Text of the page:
Microsoft OneAlbum: Find your photos in friends' albums

Microsoft is working on new face-recognition technology via a its OneAlbum project, which allow users to find their photos across various social networks. OneAlbum is another of the Microsoft Research projects that Microsoft is showing off to its employees during this week's TechFest 2010 research fair in Redmond

Microsoft is working on new face-recognition technology via a its OneAlbum project, which allow users to find their photos across various social networks.

OneAlbum is another of the Microsoft Research projects that Microsoft is showing off to its employees during this week's TechFest 2010 research fair in Redmond. OneAlbum is a project under development by Microsoft Israel Innovation Labs. (Thanks to LiveSino.net's PicturePan2 for the OneAlbum tip.)

From the project description:

"Today, my album refers to a collection of photos I have taken. But many photos relevant to me—such as photos of me or my children—are in my friends' albums. OneAlbum automatically finds relevant photos in my friends' albums on social networks or in shared albums, brings them to my album, and shows them side-by-side with the photos I've taken."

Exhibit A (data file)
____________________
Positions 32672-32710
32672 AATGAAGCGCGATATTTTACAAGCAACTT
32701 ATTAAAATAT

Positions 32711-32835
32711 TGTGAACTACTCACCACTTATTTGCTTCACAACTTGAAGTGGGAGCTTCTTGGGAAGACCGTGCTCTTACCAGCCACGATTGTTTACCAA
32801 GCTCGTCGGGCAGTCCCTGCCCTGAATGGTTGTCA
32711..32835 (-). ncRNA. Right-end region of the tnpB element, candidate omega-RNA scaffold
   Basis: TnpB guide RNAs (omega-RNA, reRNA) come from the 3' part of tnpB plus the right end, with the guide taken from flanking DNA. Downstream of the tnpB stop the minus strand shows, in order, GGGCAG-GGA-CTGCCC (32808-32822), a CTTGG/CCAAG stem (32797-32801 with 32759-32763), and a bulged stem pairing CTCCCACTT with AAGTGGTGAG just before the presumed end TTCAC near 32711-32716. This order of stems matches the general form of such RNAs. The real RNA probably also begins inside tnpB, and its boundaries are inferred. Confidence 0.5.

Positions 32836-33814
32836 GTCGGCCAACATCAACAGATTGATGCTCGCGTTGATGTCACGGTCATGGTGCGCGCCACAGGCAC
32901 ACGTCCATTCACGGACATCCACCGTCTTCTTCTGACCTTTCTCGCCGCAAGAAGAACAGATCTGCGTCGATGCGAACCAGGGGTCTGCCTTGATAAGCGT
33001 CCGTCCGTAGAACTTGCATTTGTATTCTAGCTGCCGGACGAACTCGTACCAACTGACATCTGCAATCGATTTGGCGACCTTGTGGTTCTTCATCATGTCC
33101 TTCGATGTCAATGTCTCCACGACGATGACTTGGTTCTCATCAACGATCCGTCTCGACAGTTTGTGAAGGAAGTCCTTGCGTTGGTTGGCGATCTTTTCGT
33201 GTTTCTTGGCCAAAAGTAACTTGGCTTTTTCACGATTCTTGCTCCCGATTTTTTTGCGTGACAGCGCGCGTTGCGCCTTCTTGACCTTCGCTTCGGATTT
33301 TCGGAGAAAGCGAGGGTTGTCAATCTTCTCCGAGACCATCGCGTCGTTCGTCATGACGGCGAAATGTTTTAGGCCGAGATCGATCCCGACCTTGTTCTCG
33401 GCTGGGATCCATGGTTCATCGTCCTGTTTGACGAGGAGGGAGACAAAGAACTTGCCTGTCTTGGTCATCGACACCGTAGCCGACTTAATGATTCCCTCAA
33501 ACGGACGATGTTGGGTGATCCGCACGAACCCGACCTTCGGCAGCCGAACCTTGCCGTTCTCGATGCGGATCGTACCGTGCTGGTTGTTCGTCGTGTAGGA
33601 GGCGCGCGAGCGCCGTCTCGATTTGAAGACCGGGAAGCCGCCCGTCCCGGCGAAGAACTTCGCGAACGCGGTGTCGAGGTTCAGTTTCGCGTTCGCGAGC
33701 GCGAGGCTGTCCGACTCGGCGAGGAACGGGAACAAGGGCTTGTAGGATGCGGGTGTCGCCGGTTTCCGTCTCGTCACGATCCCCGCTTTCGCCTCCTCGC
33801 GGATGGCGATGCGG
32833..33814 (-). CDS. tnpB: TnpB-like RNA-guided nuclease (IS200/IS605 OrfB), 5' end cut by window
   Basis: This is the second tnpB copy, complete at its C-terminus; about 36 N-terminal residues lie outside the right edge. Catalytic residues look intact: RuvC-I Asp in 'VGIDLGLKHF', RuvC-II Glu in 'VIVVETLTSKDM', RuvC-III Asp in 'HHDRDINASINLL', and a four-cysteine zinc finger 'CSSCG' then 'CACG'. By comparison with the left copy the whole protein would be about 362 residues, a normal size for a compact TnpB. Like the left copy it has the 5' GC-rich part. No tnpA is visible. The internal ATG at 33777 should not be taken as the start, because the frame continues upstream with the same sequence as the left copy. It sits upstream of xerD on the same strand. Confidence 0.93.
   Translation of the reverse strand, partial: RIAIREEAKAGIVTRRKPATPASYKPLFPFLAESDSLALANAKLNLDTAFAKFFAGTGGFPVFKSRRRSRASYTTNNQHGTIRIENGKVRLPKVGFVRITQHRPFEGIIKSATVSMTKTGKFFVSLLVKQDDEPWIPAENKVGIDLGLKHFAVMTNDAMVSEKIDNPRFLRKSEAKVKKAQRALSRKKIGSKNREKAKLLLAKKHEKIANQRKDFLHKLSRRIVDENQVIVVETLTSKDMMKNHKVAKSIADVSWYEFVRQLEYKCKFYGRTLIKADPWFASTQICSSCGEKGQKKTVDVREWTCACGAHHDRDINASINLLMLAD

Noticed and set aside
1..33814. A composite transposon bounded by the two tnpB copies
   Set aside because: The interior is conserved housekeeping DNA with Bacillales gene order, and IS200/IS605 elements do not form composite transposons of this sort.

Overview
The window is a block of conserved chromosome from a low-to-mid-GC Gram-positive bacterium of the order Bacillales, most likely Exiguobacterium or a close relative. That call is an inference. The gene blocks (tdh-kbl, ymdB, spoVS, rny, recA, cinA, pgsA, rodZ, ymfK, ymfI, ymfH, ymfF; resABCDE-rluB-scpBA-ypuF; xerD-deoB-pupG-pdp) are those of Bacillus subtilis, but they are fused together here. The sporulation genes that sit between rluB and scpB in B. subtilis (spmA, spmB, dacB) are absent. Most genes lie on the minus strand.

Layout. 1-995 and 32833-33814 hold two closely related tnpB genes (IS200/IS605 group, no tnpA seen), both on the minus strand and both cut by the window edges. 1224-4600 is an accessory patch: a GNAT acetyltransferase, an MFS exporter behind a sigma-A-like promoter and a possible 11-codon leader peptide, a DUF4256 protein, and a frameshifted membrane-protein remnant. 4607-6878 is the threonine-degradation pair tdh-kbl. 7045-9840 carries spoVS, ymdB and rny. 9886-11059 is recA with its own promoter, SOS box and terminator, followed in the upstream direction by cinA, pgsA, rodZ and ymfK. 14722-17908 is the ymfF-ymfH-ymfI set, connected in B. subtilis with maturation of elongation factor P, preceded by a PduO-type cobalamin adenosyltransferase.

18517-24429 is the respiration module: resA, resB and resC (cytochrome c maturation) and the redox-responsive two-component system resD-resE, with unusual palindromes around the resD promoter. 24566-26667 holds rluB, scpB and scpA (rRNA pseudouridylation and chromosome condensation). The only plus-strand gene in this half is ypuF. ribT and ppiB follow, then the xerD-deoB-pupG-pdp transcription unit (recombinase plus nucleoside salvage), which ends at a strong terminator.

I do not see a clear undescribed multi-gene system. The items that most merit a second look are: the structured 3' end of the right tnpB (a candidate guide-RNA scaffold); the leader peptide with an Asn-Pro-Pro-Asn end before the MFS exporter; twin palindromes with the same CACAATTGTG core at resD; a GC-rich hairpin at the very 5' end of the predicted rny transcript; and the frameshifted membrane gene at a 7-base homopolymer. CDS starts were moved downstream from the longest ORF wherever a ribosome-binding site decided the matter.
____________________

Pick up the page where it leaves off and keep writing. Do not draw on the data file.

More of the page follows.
The "novel, unsupervised face-recognition algorithm" behind OneAlbum "analyzes the photos in my album to find automatically the faces of people I most care about, based on frequency of their appearance," with no tagging required, according to the Research site. OneAlbum crawls the photo albums of the user's friends to find relevant photos. The algorithm has been tested on "real large-scale albums," the site says, including those with "tens of thousands of photos" and has achieved accuracy rates up to 90 percent.

The algorithm works by analyzing photos in a user's album, thus "learning" a user's interests. It then assumes people in a user's album are the most relevant to that user. The face detection technology that's part of the project is being developed in collaboration with Microsoft Research and Microsoft Live Labs, according to a PDF about OneAlbum. (Click on the image below from the PDF to enlarge.)

Microsoft officials are emphasizing Microsoft's interest in natural-user-interface technologies at TechFest this year, and are pointing to Project Natal, Microsoft's forthcoming gesture-based gaming controller, as an example of how Microsoft research can be commercialized.

Other Microsoft Research projects that are on display at this week's TechFest 2010 event:

Mobile Surface (portable version of Microsoft's multitouch table technology)

Project Gustav (digital painting)

Cloud Mouse and Faster Cloud (Microsoft cloud-computing input devices and networking improvements)

Search on the Go (SONGO) (mobile search/advertising cache)

Translating Phone (a phone that translates between languages in real time)

Skinput (using the human body as an input surface)

Muscle Computer Interfaces (controlling computers/devices with muscle sensors)